Nevertheless the encounter between the two sides is something a genuine football fan cannot afford to miss.

FACTFILE Argentina

World Cup participations: 13 (1930, 1934, 1958, 1962, 1966, 1974, 1978, 1982, 1986, 1990, 1994, 1998, 2002).

World Cup honours: Twice FIFA World Cup winners (1978, 1986) and twice runners-up (1930, 1990).

Argentina reached the final in their first World Cup in 1930, losing 2-4 to Uruguay. Between 1929 and 1959, it won the Copa America 12 times (overall, Argentina has won it 14 times) but success eluded them in the FIFA World Cup until 1978. Playing on home soil, Argentina lifted the World Cup for the first time when Mario Kempes scored twice in a memorable final against Holland. Argentina repeated the feat in 1986, thanks to the genius of Diego Maradona and could have won a back-to-back title in 1990 but for an Andreas Brehme penalty that sealed victory for Germany in the final.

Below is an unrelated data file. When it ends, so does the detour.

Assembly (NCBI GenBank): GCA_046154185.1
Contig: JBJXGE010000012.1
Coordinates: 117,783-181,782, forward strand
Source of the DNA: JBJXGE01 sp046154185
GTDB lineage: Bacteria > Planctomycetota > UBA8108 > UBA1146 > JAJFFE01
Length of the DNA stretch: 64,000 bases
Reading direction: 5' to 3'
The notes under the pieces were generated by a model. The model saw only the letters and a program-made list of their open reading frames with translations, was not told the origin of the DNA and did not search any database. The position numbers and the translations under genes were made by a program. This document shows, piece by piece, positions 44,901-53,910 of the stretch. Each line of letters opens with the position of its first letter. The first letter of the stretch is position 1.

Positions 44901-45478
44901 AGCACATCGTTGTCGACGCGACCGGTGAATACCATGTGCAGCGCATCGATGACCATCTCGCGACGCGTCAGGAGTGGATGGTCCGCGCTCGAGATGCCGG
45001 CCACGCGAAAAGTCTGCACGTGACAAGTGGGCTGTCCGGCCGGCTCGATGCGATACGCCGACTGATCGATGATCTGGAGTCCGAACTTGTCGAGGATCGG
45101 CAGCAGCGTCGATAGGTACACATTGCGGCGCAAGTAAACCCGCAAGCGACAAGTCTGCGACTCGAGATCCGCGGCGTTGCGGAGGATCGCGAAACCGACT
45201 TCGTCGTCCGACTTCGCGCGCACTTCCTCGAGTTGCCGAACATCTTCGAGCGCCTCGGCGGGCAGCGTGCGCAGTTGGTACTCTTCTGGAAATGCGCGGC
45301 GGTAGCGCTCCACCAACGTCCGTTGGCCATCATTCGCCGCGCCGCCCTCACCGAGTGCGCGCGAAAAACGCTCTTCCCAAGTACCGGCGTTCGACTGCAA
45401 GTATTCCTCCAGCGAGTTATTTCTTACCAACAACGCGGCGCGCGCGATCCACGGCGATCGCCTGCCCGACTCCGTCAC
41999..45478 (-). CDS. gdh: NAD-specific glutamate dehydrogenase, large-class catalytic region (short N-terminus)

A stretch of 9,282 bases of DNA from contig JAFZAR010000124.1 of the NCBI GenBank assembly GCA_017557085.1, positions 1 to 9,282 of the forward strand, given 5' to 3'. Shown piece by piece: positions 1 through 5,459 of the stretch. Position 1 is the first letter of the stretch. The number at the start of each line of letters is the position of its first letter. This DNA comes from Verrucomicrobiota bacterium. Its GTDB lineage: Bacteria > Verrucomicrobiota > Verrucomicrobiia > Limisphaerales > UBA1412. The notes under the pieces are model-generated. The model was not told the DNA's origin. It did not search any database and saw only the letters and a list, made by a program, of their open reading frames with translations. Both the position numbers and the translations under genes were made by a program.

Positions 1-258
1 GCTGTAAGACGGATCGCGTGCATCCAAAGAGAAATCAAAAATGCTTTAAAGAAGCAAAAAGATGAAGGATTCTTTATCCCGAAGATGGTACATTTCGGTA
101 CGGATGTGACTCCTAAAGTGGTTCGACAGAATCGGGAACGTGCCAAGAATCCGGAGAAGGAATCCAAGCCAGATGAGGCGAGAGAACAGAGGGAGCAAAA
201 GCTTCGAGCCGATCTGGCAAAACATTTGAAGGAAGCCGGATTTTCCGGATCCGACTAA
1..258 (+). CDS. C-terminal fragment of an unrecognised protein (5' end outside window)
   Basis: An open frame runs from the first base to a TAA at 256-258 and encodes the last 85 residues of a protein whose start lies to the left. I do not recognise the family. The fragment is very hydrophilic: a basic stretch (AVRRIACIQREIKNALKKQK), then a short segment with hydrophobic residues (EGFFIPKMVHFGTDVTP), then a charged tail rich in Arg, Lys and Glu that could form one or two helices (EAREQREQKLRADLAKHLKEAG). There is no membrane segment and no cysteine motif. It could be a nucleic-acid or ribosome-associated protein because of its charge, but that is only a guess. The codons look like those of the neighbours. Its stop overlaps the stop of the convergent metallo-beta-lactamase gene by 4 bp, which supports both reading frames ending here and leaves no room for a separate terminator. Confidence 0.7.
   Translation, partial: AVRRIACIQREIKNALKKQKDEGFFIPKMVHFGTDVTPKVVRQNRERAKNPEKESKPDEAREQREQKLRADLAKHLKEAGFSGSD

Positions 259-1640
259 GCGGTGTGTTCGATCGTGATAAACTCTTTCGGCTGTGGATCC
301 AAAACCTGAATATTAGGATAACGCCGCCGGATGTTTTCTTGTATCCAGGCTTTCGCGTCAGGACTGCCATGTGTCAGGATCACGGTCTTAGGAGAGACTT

World Cup participations: 11 (1950, 1954, 1958, 1962, 1966, 1970, 1982, 1986, 1990, 1998, 2002).

World Cup honours: 1 (1966 on home soil)

England, the cradle of the modern game, took part in the World Cup for the first time in 1950. Its glory, however, came in 1966 when it was crowned champion for the only time after the Bobby Moore-led squad scored a 4-2 win over Germany in the final, that was marked by a Geoff Hurst hat-trick.

Since then, England has not progressed beyond the semifinals.

In 1990 in Italy, it reached the semifinals, but was eliminated by eventual champions Germany in a nerve-wracking penalty shootout.